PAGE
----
Based on a play by Aristophanes and originally written as an experimental piece with Burt Shevelove, THE FROGS is perhaps the most unusual musical Sondheim has written to date (and that includes EVENING PRIMROSE, which we will discuss more next week in our discussion of Sondheim on Film/TV/DVD). With the first version of the show written in 1974 and the vastly rewritten and expanded version not appearing on Broadway until nearly twenty-five years later, THE FROGS proves that Sondheim writes his scores so carefully and his characters are musicalized so idiosyncratically that he could go back nearly three decades later and write songs every bit as good - if not better - than the originals, and make the score stronger and the show better as a result. The new songs for THE FROGS actually post-date the majority of the material written for either BOUNCE or ROAD SHOW (that last show in our Sondheim Palooza, coming up next), so the Broadway recording of the score acts as, for all intents and purposes, a taste of what the twenty-first-century Sondheim sound is. And it sounds quite good, indeed! But, back to Dionysus...
THE FROGS / EVENING PRIMROSE - Cast Recording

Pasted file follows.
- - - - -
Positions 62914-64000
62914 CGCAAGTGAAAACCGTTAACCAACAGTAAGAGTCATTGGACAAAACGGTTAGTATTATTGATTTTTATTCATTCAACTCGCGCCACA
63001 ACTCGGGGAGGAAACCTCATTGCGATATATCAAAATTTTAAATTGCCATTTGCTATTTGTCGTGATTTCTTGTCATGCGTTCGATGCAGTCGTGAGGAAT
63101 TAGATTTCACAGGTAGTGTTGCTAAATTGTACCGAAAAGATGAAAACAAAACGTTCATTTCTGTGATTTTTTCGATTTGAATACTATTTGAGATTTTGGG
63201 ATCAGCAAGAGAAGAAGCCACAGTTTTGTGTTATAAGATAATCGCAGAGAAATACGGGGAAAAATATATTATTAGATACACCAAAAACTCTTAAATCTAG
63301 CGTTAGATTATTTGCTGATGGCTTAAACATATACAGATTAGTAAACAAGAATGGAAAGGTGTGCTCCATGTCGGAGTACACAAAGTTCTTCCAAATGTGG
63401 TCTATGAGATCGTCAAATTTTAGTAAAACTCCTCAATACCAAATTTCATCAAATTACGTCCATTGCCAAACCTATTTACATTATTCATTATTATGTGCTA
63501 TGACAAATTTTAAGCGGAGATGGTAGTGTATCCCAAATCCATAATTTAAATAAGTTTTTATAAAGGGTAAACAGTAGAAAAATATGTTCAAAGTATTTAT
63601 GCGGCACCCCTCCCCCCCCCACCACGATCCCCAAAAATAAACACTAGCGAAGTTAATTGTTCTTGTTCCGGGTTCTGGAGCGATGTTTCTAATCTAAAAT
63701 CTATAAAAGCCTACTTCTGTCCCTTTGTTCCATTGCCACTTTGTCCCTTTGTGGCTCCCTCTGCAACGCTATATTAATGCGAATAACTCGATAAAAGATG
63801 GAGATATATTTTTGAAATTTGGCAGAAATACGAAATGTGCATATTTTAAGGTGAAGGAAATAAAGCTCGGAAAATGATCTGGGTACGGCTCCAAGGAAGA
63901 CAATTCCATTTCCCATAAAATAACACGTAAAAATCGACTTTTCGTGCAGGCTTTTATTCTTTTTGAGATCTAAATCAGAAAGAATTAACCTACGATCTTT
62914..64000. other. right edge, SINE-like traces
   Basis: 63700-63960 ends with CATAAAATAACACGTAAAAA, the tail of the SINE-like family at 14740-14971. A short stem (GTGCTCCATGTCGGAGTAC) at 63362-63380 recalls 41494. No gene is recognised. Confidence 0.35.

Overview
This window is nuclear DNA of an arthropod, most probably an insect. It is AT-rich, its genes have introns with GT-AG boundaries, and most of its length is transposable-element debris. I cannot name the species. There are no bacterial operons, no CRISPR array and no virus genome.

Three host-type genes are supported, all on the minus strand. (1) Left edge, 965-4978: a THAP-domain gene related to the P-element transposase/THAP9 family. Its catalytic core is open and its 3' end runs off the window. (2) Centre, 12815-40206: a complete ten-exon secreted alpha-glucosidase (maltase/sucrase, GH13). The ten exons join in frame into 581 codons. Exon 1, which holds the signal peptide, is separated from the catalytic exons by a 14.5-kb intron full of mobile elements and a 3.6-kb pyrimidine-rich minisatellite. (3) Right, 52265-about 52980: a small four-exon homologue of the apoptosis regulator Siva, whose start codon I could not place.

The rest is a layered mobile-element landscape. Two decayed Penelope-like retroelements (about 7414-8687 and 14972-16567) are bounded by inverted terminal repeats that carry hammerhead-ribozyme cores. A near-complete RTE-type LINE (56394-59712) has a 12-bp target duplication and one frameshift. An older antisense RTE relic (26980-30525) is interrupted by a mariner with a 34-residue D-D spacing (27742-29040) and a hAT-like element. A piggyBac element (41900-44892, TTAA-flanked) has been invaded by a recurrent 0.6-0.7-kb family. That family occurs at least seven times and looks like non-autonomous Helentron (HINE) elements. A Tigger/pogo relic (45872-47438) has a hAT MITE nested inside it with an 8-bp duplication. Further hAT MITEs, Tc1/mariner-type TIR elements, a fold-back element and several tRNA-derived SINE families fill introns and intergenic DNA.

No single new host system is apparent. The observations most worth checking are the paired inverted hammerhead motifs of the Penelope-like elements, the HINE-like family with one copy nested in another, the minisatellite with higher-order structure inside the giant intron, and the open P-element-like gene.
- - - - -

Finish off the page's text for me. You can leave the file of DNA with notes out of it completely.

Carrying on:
Nathan Lane and Brian Stokes Mitchell are a raucous, ribald and winning pair in this beautifully produced and packaged album courtesy of Nonesuch. Lane sings the Dionysus material with palpable relish and wrings the comedic material of every last joke and jab and the show on disc is the better for it. This recording is notable primarily because it was the first professional consideration of the work - although the original cast of the show did include Christopher Durang and Sigourney Weaver they were not yet professionals and, of course, no legal recording of that production exists. This cast recording was made following the 2000 NPR concert SONGS I WISHED I'D WRITTEN which also featured the debut of the then-new song from BOUNCE (later retitled ROAD SHOW), "A Little House for Mama" which was subsequently cut from the show. While this recording is recommended more for Neil Patrick Harris and Theresa McCarthy's attractive performances of the material from the 1967 Sondheim/ James Goldman television musical EVENING PRIMROSE (a review of that next week), it is likely due to the artistic success of this recording with Lane that the show was brought to the stage a few seasons later.